Think of your Jeff. How would be able to distinguish between a sincere client and one who is still projecting an image?
♦ Degree #3: The Borderline Personality
Unlike the narcissistic personality, the show of success does not provide any protection against depression. Often, these types of clients enter treatment with the complaint of depression. Narcissistic characters and borderline personalities may share the same types of fantasies, but borderline personalities do not have as strong an ego behind these fantasies as a narcissistic character does.
Dean, age 22, did not present a commanding or self-consciously handsome appearance. However, this outer facade covered a hidden narcissistic tendency. When I asked Dean to describe himself, he stated, "I feel I am strong, energetic, capable. I feel I am smarter and more competent than all others, and I should be recognized as such. But I hold myself back. I was born to be on top! I was born a king, superior to everyone else! I feel the same way on the sexual level. Sex should just be offered to me! Women should cater to my needs, but I act out the opposite. I hold back."
Although his grandiose fantasies replicate those of the narcissistic character, Dean excuses himself by saying, "I hold back." Think of your Dean. What narcissistic characteristics is he or she hiding?
♦ Degree #4: The Psychopathic Personality
These episodes of acting out portray an impulsive type of behavior that ignores the feelings of other people and is generally destructive to the best interests of the self. These impulses stem from experiences in early childhood that were so traumatic and so overwhelming that they could not be integrated into the developing identity. Although narcissistic characters and borderline personalities do act out, as Masterson points out, "The acting out of the psychopath compared to that of the borderline or narcissistic disorders is more commonly antisocial and usually of long duration."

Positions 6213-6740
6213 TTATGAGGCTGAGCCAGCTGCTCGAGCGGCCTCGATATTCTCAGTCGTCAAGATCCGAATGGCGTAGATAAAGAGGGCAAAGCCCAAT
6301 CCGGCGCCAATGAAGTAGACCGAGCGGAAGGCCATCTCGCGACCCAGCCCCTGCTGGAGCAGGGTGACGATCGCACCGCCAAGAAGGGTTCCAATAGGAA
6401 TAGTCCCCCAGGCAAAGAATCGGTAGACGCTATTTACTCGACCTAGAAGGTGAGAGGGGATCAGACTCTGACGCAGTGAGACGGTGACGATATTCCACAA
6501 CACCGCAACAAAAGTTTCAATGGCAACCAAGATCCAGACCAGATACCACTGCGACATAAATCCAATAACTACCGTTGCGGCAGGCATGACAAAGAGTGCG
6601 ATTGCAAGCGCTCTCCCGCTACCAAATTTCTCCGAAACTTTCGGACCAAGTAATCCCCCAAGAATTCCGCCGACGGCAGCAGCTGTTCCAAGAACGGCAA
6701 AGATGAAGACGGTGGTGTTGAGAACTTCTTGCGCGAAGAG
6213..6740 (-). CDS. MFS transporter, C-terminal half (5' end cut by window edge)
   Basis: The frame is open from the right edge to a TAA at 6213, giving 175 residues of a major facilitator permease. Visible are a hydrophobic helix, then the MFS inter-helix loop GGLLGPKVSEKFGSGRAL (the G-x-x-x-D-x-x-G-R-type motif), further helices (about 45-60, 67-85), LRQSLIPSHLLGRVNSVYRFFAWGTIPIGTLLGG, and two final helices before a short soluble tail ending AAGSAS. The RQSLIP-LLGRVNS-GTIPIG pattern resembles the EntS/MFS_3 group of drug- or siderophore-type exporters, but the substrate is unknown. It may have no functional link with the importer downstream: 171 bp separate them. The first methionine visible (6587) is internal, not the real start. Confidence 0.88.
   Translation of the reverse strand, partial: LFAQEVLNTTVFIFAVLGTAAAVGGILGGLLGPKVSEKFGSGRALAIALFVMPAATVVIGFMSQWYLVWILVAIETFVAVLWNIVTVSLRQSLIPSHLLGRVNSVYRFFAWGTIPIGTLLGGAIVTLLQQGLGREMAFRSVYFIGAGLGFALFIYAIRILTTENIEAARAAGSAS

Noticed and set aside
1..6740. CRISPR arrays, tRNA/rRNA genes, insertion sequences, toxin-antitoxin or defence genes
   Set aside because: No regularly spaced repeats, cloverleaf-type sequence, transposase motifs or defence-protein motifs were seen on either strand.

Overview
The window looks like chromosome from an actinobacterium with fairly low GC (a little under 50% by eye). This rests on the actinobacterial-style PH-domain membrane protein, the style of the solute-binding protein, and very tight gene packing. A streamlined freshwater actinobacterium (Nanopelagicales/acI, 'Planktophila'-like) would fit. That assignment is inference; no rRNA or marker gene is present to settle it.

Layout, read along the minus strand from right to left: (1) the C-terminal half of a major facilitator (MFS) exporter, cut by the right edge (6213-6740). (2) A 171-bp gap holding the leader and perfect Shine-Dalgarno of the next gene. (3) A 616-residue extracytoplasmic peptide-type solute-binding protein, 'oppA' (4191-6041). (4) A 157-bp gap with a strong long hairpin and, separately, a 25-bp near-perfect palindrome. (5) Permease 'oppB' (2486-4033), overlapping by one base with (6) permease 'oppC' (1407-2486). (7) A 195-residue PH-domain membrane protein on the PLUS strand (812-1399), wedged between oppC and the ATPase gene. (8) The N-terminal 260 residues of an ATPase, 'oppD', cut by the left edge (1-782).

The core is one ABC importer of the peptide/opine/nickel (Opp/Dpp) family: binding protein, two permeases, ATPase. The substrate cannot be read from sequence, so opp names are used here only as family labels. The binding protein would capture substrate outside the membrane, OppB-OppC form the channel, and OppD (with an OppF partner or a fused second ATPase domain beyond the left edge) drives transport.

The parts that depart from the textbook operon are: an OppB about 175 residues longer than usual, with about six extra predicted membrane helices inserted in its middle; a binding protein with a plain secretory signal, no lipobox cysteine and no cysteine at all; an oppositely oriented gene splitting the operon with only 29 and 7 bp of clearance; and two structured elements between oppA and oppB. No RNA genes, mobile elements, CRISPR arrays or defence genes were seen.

Jenna, age 32, had moved up in her company to vice-president of her company, largely due to her inability to sympathize with other people. She stated, "It’s a dog-eat-dog world in the corporate business. Don’t get caught with milkbone underwear, or you’re going to get eaten alive. I got where I am by being ruthless, unmerciful, and unforgiving. I don’t regret a goddamn thing. I have to look out for my neck, not others."
Jenna brings out an interesting point about Western culture. Success and those who achieve this success often display psychopathic traits. Their inability to feel for others allows them to make cruel decisions without batting an eye. It is in this way that many future CEOs climb the corporate ladder. Think of your Jenna. Has he or she completely lost his or her ability to sympathize with others?
In this section, we discussed four degrees of narcissism. The four degrees of narcissism included: phallic narcissism; the narcissistic character; the borderline personality; and the psychopathic personality.